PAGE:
Both pairs of gray trousers are pleated with turn-ups (cuffs). He always wears his blazer buttoned, concealing the trouser waistband.
Dexter wears brown-and-white spectator oxfords, and his caddish personality corresponds to this footwear’s original “correspondent shoe” connotations as they were evidently favored by men described as “correspondents” in British divorce cases.
These particular shoes have dark chestnut brown leather medallion toe cap, heel cap, and lace panels with a white leather vamp. They appear to be full brogues but with straight toe caps rather than the wingtips commonly associated with full brouging. He wears them with charcoal gray cotton lisle socks.
To see how Cary Grant’s C.K. Dexter Haven dressed for a day of leisure that turned into his wedding day, check out his collarless jacket in The Philadelphia Story.
What to Imbibe
After a particularly rough pre-wedding night, Tracy Samantha Lord (Grace Kelly) is prescribed a hair of the dog recovery by her ex, C.K. Dexter Haven (Bing Crosby):
…the juice of a few fresh flowers called a Stinger. Removes the sting.
The Stinger is one of many classic cocktails that all but disappeared from the American mixology scene around the 1970s. It traces its origins to, appropriately enough, the “high society” elite of Edwardian era New York City when it was considered a post-prandial digestif rather than a cocktail.
A century later, the Stinger seems to have eluded the renewed interest in classic cocktails that revived the Manhattan and Old Fashioned on the menus of hip watering holes, though it was a staple of mid-century pop culture with references to the drink appearing in novels like Diamonds are Forever, The Price of Salt, and The Spy Who Came in From the Cold as well as films including The Bishop’s Wife, In a Lonely Place, The Apartment, and the original cinematic version of this tale, The Philadelphia Story. A mention in Mad Men‘s first season failed to revive the drink to the same extent as Don Draper’s preferred Old Fashioned, and your best bet for a Stinger these days would be to make your own… so let’s explore that!
All you need for a Stinger is two central ingredients: brandy and white crème de menthe. (Green crème de menthe works in a pinch for the same taste, but it will look rather muddy… and you don’t want to be the sort of person who would offer a glass of mud to Grace Kelly, do you? Ray Milland, on the other hand…)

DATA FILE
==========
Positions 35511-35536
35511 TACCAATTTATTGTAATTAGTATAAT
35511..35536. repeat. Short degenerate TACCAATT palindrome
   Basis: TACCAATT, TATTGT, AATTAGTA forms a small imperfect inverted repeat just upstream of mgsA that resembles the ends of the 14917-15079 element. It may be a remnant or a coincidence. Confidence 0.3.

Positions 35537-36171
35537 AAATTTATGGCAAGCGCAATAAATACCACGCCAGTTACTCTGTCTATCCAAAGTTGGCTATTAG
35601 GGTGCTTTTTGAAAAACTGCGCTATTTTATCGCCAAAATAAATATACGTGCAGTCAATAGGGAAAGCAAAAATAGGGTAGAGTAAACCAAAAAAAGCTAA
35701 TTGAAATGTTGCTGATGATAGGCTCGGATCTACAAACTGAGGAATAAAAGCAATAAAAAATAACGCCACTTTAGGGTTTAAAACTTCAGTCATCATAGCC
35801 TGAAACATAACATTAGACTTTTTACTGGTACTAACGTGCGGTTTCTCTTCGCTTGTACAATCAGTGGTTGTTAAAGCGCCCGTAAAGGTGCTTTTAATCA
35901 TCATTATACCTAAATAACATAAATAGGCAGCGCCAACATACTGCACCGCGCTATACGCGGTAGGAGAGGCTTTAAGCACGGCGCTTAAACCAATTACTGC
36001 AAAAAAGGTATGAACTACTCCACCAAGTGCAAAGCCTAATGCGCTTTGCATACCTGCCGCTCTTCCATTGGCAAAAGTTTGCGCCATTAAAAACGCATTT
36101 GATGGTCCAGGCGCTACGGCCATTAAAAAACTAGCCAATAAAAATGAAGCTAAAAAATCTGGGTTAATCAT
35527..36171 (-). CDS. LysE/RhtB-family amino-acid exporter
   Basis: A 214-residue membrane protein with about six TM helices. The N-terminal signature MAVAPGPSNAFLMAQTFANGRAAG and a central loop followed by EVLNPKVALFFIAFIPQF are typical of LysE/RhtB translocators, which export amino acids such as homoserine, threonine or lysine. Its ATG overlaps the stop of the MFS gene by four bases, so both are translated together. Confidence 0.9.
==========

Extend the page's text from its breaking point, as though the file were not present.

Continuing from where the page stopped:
Ratios differ by taste palettes, of course, but common practice is a 3-to-1 ratio of cognac to crème de menthe, poured together in a mixing glass filled with ice, stirred, and strained into a chilled cocktail glass or a rocks glass over ice; the latter became a more popular practice following Prohibition when drinkers were approaching the Stinger as a traditional cocktail rather than a strictly after-dinner drink.
How to Get the Look
Bing follows a traditional template for classy yet dressed-down leisure attire… as well as proving the outfit’s versatility when he is pulled into a more formal situation with no time or opportunity to change.
- Navy blue hopsack wool/mohair single-breasted 2-button blazer with crest-embellished patch breast pocket, straight jetted hip pockets, 3-button cuffs, and single back vent
- White or light blue gingham cotton shirt with long-pointed collar, plain front, and 1-button rounded cuffs
- Gray flannel pleated trousers with side pockets and turn-ups/cuffs
- Dark brown-and-white leather spectator oxford brogues with medallion toe-cap
- Charcoal gray cotton lisle socks
- Gold round-cased wristwatch with white dial on curved brown tooled leather strap (with a gold single-prong buckle)
If there’s no charming Sinatra-type around to lend you his tie in a flash, you can check out the classic repp ties from Brooks Brothers… particularly this BB#3 Rep Slim Tie in navy and light blue. Look familiar?
Do Yourself a Favor and…
Check out the movie.